Since the heat is dissipated by friction, the maximum temperature is lower than the melting temperature of the rod, which eliminates porosity and solidification cracking, providing advantages for dissimilar joining of materials over fusion-based technologies [6,7,8].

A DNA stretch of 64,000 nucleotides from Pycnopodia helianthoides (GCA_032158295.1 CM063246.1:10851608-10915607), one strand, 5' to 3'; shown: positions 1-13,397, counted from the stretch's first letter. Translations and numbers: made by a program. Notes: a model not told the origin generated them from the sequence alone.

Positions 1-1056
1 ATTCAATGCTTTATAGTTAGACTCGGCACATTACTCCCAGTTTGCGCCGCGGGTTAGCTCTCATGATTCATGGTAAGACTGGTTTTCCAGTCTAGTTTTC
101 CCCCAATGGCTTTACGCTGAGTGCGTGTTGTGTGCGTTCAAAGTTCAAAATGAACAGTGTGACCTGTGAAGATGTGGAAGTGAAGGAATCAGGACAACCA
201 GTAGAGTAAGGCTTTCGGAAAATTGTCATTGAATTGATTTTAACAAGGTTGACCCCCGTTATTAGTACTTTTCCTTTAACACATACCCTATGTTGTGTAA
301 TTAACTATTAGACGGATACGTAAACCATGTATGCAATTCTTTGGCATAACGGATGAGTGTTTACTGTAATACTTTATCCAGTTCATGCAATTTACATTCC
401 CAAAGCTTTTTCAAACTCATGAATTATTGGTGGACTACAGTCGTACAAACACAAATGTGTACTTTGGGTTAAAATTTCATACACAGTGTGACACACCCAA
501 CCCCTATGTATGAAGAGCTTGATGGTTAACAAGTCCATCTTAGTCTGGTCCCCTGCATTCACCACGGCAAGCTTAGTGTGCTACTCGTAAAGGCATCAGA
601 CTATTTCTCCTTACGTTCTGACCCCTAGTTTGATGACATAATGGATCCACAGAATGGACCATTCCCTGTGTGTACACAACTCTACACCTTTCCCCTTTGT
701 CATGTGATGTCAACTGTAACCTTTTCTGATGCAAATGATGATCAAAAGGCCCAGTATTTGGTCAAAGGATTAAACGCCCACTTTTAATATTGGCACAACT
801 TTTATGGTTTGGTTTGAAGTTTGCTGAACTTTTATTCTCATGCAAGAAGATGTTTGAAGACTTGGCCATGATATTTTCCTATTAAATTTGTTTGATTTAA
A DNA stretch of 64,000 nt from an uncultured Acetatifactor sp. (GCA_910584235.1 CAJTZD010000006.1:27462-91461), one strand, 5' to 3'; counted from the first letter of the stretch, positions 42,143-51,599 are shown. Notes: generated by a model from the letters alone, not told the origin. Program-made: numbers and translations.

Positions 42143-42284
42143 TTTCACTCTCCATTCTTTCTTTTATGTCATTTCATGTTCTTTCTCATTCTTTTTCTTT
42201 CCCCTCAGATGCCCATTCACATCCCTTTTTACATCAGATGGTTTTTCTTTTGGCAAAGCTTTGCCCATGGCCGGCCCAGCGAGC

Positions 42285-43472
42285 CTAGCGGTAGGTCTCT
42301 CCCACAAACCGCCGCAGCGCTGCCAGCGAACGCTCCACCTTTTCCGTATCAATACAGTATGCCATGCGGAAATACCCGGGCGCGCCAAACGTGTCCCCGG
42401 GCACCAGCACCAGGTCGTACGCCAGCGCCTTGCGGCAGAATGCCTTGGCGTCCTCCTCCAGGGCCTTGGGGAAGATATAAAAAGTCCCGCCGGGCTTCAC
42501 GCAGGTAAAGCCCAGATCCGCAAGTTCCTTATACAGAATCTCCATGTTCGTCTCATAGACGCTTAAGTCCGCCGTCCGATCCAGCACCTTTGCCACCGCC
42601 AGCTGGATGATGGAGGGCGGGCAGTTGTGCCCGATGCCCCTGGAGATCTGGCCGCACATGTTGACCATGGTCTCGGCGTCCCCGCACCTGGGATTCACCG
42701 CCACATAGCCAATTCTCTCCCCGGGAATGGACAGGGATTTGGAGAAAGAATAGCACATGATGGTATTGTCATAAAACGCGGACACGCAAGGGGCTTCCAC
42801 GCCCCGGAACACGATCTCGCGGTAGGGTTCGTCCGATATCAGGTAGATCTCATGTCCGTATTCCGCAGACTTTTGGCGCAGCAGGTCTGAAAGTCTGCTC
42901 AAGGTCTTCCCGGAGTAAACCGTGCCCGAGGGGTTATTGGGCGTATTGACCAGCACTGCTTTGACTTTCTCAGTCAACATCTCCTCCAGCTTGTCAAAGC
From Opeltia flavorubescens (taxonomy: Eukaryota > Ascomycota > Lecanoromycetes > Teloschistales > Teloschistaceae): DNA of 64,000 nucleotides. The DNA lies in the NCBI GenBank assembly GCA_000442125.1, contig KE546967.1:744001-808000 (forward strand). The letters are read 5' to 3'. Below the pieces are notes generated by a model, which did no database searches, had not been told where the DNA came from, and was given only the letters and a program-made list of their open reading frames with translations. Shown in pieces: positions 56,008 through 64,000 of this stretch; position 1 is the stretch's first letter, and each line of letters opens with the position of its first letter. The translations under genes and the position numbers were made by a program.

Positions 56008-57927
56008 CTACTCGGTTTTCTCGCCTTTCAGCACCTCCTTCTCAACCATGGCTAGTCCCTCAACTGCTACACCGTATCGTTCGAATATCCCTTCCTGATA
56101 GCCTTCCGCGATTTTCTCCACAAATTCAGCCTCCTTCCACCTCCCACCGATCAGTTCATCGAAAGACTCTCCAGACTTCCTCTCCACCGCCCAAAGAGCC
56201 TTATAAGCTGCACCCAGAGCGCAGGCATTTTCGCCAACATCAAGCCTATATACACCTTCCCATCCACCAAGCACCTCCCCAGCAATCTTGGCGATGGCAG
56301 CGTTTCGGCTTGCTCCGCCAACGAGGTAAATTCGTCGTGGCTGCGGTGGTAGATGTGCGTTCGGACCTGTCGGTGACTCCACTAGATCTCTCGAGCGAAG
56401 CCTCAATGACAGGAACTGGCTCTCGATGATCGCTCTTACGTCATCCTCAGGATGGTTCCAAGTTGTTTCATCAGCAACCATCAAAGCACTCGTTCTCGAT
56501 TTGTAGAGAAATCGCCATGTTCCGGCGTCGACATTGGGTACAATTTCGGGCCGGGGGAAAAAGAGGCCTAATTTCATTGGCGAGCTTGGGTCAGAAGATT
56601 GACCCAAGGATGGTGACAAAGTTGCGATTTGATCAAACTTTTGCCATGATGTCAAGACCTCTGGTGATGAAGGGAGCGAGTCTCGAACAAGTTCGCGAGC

The quality of the friction surfaced layer is greatly influenced by the process parameters. Gandra et al.  tested various process parameters for a mild steel consumable rod and substrate. Higher travel speeds produced thinner deposits, improved deposition hardness, and decreased energy consumption. Increasing the axial force enhanced the bond strength and resulted in wider and thinner deposits, but excessive force resulted in a non-uniform deposition [10,11]. Guo et al.  investigated the effect of rotation speed on the microstructure, hardness and pitting corrosion resistance. The improvement in pitting corrosion resistance caused by optimization of the rotation speed was clearly visible. Vitanovet al.  performed FS experiments with different materials, rod diameters and substrates (303, 304, 316, 416, 431). The bond strength was found to increase proportionally with axial force, and travel speed had a second order relationship to the bond strength. Murugan et al.  experimentally deposited MONEL K500 on AISI 1012 substrate with response surface methodology, and a mathematical model was developed for the thickness of the surfaced layer and good bond integrity in terms of the process parameters.